This is cross-posted (with slight variation) on my brand new temporary side blog, I have an office. I’m keeping it as a place to process my learning-to-be-a-teacher thoughts, and I might draw from it now and then if I have a thought that comes together well.
A few days ago, I started How Learning Works, and it brings up a lot of principles from my undergrad psychology studies. The third chapter in particular makes me think of a psychology class I had my last semester of undergrad, which was actually called Learning. It was behavioral psychology learning, not education learning, but a huge chunk of behavioral psychology is operant conditioning—all about shaping behavior with consequences. And this is where motivation comes in.
Take the different forms of value, for instance. Intrinsic value, my psych professor asserted, rarely comes out of nowhere—there’s almost always something that precedes it. Example: most pianists who play because of the intrinsic value they find in it didn’t just decide, out of the blue, that this pursuit was valuable. The closest jump would be that boredom/curiosity/etc. gave value to exploring the environment, and the piano that happened to be there had instrumental value (get it?) as a way to alleviate boredom/satiate curiosity. Only then can the piano take on its own value. But that often isn’t the case. A lot of pianists had piano lessons as a kid, something selected—and incentivized—by the parent.
Nothing is intrinsically intrinsically valuable, short of basic life needs. Intrinsic value develops with time—sometimes quickly, sometimes not.
Here, though, is the twist: we have to be careful how we reward things. There are risks involved. Lepper, Green, and Nisbett did a study in 1973 with preschool kids—not exactly a college writing class, I know, but bear with me.
So one day, you sit down three groups of kids with markers and tell them to draw. You tell the first group they’ll get a reward at the end for drawing; you surprise the second group with a reward; and the third group gets no reward. Three days later, you reconvene the groups and set them in a playroom with, among other things, markers and paper. Do you see a change in the rate of drawing?
Yes. But it’s complicated.
What typically gets reported when the study is cited is that the group that got no reward had higher rates of drawing than the group that was told they’d get a reward. This means, people will say, that extrinsic reward actually undermines motivation. (It’s the whole, I love writing, so if I got paid to do it, it would be ruined! sort of thinking.)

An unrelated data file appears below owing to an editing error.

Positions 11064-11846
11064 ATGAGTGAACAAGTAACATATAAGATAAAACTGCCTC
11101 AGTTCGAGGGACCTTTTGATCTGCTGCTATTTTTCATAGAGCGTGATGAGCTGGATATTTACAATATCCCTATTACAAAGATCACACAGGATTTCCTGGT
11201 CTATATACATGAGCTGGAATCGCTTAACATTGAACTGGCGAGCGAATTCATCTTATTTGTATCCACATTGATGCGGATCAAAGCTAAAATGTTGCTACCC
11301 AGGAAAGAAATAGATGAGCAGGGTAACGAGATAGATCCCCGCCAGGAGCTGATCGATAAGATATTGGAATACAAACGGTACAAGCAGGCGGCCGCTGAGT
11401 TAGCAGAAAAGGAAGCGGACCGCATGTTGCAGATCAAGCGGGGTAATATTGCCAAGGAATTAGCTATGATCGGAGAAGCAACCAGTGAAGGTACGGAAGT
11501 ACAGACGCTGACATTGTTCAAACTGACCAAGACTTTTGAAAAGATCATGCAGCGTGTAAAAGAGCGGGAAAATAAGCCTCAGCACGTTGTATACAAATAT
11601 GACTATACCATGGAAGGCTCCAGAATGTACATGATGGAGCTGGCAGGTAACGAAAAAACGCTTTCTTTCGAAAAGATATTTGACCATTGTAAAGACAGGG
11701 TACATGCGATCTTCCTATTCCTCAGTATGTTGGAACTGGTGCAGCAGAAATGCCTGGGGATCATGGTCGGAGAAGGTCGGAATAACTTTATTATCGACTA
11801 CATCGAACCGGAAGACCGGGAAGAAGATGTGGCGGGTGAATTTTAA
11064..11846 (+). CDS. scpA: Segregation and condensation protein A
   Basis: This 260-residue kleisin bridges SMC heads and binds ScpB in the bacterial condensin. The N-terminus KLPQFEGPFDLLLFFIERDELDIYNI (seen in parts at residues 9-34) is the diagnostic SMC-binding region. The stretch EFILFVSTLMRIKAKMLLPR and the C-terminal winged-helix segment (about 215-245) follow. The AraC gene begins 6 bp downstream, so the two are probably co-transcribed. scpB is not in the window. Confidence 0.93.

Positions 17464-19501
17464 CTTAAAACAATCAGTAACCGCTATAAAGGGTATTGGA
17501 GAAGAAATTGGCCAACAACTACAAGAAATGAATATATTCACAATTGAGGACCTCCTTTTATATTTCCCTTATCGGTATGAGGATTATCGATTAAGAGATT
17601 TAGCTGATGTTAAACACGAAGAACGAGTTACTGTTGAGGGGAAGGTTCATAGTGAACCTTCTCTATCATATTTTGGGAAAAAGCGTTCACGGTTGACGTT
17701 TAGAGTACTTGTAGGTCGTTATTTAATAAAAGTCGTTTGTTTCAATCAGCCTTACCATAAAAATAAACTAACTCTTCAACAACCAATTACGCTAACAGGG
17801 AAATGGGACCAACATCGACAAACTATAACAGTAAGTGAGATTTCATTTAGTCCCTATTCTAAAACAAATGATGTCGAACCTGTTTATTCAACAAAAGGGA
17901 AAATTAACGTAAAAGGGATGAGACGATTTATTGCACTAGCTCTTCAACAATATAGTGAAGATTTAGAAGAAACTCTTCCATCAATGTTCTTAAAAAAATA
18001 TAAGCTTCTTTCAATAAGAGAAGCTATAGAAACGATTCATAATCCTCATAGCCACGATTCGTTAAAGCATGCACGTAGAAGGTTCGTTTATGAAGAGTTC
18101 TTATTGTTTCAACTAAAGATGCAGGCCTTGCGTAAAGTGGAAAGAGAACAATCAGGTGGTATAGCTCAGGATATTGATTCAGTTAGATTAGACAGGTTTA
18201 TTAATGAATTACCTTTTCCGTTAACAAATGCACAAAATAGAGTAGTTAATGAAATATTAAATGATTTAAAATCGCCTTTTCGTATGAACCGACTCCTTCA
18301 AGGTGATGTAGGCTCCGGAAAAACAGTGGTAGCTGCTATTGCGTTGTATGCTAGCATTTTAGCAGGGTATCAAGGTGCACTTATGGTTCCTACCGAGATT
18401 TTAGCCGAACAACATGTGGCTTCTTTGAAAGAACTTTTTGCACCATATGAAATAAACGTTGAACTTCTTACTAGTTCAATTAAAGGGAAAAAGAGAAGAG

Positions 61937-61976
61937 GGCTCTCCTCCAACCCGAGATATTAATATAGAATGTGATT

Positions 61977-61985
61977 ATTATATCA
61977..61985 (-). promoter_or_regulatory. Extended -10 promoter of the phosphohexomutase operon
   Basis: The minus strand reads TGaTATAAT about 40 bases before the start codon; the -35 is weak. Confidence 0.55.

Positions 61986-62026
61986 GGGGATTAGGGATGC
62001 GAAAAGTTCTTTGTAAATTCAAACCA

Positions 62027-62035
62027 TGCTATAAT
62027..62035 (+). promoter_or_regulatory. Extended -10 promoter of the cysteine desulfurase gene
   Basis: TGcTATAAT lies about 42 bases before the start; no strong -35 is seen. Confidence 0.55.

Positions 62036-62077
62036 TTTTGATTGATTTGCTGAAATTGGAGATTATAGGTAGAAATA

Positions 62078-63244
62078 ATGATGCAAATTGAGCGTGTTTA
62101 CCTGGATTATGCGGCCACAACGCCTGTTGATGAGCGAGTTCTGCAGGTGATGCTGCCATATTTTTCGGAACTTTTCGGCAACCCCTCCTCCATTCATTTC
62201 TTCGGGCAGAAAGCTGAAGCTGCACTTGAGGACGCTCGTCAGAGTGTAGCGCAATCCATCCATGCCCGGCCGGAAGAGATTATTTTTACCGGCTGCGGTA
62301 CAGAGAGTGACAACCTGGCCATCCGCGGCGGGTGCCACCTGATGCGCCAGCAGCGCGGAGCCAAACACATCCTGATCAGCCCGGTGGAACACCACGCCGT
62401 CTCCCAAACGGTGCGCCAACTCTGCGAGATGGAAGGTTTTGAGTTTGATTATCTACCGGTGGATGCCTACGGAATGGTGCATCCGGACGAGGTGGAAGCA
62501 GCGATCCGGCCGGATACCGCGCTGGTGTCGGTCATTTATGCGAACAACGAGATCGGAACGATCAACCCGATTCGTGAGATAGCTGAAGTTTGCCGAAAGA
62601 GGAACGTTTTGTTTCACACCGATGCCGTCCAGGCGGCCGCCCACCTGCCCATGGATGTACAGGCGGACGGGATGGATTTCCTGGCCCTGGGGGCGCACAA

Except you had three groups, remember? And the group of kids that got a surprise reward drew just as much as the group that got no reward. So this means that extrinsic reward has no effect, then? No, not that either.
With a little probing into these kids’ histories, you can break them down into “low-base-rate” and “high-base-rate” drawers—i.e., kids who, left to their own devices, didn’t draw much, and kids who did. The group with no reward saw no change to either group. The group with the surprise reward saw a higher rate in the low-base-rate kids, as did the group with the expected reward. But that group saw a drop in high-base-rate kids.
Why might that possibly be?
Here’s an analogy. I could say, “Want to help me with Project A?” Or I could say, “Want to help me with Project B? I’ll give you five bucks.” While the five dollars is a nice offer, it also might—reasonably—lead you to suspect that there’s something unpleasant about Project B. You go in with the assumption that this is a trade—that you’re taking a loss (your effort) in exchange for a gain (five dollars), as am I (reversed). By offering you the money ahead of time, I’ve framed it as a chore, and since I’m having to add extrinsic value to the equation, Project B must not have intrinsic value.
And that’s the tricky thing with incentives. (Well, one of them.) A lot of people don’t come into a writing class finding writing intrinsically valuable. But lumping on simple extrinsic value isn’t necessarily the best way to resolve that.
I met with my mentor Friday, along with her other mentee. He asked about creating student interest in the class, and it’s a good question—particularly with a class like this. It’s not just that they need a 300-level lit class and they picked the one that looked best; it’s that they need this specific composition class—there’s no element of choice involved, except “Now or later?”
The first thing, our mentor said, is to get them arguing with one another.
Which, when she said it, made perfect sense. These students might not find intrinsic value in writing, but who doesn’t find intrinsic value in being right—in being recognized as being right? Start off there, and writing becomes instrumentally valuable, but not in a way tied to an unrelated reward—in a way that’s organically connected to a reward. Writing isn’t a chore you complete to get a grade; it’s a tool for demonstrating how deliciously right you are.